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The Effect of War on Global Food System

The world is entering a new age of food war while experiencing a major food crisis. In times of tightening food supplies and increasing inflation worldwide, the potential to secure sufficient food is increasingly becoming a fresh form of geopolitical leverage. The reasons are numerous, from the outbreak of coronavirus to climate change, but one event affecting all these far-flung countries is Russia’s invasion of Ukraine.

It is now over 100 days since Moscow launched an attack on its neighbour, and the magnitude is intensifying. A UN World Food Programme report on the impact of the war on its programs says: “International food and fuel prices have increased sharply since the onset of the conflict. This will affect local food prices and, because of this, access to food.”  

According to Action Against Hunger, an all-time high of 49 million people in 46 countries across the globe are now at risk of famine or a food crisis unless they receive immediate life-saving support. This includes 750,000 people already facing starvation and death in Ethiopia, Yemen, South Sudan, Somalia, and Afghanistan. Amid this, some countries are so vulnerable and are deteriorating at such a pace that they are on the verge of accompanying countries with the highest levels of hunger. Zimbabwe, Sri Lanka, and even Ukraine have all been added to this list since the beginning of 2022.   

Here is a list of countries with genuinely concerning levels of hunger:



Burkina Faso

Cabo Verde

Central African Republic


Democratic Republic of Congo












Sri Lanka





Source: FAO (Food and Agriculture Organization of the United Nations) and WFP (World Food Programme)

But Is conflict only driving the hunger? 

The report by WFP and FAO also finds that, alongside conflict, the other primary factor to drive acute hunger is the climate. It said they will deliver the shocks in the outlook period from June to September 2022. We have entered a ‘new normal’ where frequent and recurring droughts, flooding, hurricanes, and cyclones decimate farming, drive displacement and push millions to the brink in countries across the world. It is not just the developing countries but also the developed ones that are bearing the brunt while poor countries suffer the most.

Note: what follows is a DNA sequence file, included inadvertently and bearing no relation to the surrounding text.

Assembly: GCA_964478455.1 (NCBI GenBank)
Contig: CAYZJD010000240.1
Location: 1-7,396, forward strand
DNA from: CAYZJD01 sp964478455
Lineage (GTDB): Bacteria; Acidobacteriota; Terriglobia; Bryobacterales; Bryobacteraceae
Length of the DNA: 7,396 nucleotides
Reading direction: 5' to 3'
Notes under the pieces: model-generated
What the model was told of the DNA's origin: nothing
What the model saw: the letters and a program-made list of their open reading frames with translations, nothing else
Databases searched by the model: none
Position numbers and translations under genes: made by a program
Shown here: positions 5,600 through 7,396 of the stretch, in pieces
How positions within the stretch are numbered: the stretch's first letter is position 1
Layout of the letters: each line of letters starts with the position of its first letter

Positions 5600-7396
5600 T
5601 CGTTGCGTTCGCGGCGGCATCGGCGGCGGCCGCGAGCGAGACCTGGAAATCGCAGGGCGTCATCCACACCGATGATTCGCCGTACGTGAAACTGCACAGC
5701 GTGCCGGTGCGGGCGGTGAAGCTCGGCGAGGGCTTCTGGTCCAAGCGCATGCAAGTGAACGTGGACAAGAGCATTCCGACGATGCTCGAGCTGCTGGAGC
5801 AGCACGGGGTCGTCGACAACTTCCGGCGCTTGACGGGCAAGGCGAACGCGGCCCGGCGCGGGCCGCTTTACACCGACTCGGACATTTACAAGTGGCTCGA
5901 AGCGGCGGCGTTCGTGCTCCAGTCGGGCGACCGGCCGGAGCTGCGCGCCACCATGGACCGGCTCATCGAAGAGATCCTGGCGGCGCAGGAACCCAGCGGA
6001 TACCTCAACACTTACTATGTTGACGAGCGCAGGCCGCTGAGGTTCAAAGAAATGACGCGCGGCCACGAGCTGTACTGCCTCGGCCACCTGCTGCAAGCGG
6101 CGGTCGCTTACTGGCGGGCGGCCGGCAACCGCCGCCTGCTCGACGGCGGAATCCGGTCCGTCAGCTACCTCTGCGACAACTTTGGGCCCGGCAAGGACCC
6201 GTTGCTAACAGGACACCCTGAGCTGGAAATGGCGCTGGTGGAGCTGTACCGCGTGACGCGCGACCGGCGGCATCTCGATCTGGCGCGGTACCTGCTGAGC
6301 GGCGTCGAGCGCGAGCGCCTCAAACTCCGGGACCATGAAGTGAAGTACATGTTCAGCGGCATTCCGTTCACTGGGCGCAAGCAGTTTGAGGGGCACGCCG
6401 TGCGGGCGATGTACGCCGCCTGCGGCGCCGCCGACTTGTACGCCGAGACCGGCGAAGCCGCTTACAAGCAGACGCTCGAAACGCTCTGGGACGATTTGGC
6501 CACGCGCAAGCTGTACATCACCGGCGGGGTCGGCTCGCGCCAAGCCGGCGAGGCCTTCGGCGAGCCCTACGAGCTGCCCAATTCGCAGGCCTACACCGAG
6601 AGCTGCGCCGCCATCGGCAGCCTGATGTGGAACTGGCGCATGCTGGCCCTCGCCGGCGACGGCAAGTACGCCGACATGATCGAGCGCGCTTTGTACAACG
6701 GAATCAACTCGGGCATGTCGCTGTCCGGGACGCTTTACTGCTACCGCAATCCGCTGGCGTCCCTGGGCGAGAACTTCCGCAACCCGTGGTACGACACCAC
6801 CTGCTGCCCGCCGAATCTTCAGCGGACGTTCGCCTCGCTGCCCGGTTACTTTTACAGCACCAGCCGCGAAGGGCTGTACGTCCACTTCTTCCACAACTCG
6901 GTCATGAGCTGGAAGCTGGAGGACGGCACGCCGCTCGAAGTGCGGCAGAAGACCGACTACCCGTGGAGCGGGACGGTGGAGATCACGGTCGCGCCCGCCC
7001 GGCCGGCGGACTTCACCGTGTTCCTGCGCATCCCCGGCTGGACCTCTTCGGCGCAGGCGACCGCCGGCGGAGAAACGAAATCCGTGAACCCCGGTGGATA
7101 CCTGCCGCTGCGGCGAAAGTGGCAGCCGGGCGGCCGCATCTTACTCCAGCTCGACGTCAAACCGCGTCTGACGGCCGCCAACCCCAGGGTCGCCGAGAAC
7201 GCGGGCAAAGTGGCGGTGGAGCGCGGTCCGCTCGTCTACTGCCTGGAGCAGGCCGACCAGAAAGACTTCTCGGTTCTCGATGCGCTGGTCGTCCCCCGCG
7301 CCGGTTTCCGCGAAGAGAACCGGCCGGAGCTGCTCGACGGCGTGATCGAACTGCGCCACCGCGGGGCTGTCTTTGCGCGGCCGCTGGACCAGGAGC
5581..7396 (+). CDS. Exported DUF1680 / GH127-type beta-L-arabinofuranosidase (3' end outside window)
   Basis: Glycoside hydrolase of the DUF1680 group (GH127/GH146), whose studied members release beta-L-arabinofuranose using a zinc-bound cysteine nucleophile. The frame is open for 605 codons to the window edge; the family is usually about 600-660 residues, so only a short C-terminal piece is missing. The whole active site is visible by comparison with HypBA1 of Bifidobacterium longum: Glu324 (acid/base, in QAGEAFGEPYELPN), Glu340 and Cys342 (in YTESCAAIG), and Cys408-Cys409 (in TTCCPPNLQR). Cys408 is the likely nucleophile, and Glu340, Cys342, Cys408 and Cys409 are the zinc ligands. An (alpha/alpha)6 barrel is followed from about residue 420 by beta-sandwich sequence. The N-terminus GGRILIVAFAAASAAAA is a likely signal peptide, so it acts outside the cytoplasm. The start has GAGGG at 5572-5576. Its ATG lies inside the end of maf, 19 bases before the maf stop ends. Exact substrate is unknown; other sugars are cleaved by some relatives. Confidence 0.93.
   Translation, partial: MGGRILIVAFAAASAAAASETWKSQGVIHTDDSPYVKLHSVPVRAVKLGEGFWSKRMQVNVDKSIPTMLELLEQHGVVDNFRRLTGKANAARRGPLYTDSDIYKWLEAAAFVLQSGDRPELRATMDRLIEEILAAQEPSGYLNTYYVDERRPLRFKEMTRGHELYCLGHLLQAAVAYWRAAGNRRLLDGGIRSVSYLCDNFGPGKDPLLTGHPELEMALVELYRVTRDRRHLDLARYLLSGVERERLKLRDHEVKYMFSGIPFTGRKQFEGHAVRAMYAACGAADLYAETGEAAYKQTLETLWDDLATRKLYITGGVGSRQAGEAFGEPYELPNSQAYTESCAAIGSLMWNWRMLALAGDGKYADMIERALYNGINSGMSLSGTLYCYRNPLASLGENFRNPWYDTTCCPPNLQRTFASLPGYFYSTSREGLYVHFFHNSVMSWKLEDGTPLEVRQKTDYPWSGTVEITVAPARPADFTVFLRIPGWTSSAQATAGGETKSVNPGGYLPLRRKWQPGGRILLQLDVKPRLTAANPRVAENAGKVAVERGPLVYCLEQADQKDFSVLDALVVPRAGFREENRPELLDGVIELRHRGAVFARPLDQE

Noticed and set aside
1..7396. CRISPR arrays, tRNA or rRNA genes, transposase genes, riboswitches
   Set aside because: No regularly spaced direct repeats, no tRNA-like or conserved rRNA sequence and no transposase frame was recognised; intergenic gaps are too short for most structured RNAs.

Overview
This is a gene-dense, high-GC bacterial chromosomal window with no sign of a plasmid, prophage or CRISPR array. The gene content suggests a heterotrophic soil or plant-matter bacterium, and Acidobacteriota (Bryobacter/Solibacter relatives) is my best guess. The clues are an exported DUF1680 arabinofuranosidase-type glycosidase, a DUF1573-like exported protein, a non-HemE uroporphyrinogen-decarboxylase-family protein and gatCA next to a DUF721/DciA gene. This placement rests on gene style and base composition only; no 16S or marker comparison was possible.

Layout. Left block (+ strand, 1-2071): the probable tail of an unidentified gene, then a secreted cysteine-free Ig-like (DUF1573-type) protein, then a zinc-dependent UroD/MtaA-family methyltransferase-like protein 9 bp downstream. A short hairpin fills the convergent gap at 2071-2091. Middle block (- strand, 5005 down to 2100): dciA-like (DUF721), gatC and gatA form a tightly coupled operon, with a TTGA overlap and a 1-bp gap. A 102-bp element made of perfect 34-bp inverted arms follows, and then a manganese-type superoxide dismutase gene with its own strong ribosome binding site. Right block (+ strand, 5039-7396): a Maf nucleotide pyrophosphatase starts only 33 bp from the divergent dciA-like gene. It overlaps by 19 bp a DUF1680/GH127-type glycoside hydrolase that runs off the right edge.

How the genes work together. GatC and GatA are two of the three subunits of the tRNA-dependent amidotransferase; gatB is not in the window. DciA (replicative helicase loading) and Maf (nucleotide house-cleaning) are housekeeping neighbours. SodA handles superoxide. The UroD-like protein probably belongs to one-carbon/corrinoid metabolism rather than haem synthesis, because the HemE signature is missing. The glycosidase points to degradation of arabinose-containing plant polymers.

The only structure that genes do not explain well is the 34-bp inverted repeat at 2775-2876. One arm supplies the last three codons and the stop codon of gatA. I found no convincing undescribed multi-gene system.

Another report by the United Nations on the cascading crisis of food supply and high inflation revealed how the world’s poor countries are paying more for less food. The UN’s Food and Agriculture Organization wrote in its latest Food Outlook, ‘The global food import bill was on course to hit a new record of $1.8 trillion this year as Ukraine conflict pushes up cereal and grain prices. The truth is, it is not the volume that had accounted for the bulk of the expected increase, but it was the higher prices and transport costs. The report further added, that worryingly many vulnerable countries are paying more but receiving less food.

The calculations by FAO also project that the global food import bill will rise by $51 billion from 2021, of which $49 billion reflected higher prices. The situation is getting critical with inflation, food protectionism, and export ban policies by the countries. The situation is not just presenting some distressing vulnerabilities in the global food system, it is also indicating how unprepared the world is to withstand the inevitable additional crises to come. World production of major cereals was expected to decline in 2022 for the first time in four years, while global utilization was also seen down for the first time in 20 years, it added.

Commenting on the situation, FAO economist Upali Galketi Aratchilage said, "These are alarming signs from a food security perspective, indicating that importers will find it difficult to finance rising international costs, potentially heralding an end of their resilience to higher prices."

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Tags: #war #hunger #worldnews #foodcrisis #food #inflation #FAO #internationalfoodprices #russia-ukrainewar #WFP #globalfoodsuppy #foodprotectionism

1 comment

7 months, 1 week ago by [email protected]

One, of the best article on this page. Straight on the point. Keep up the great work 👍

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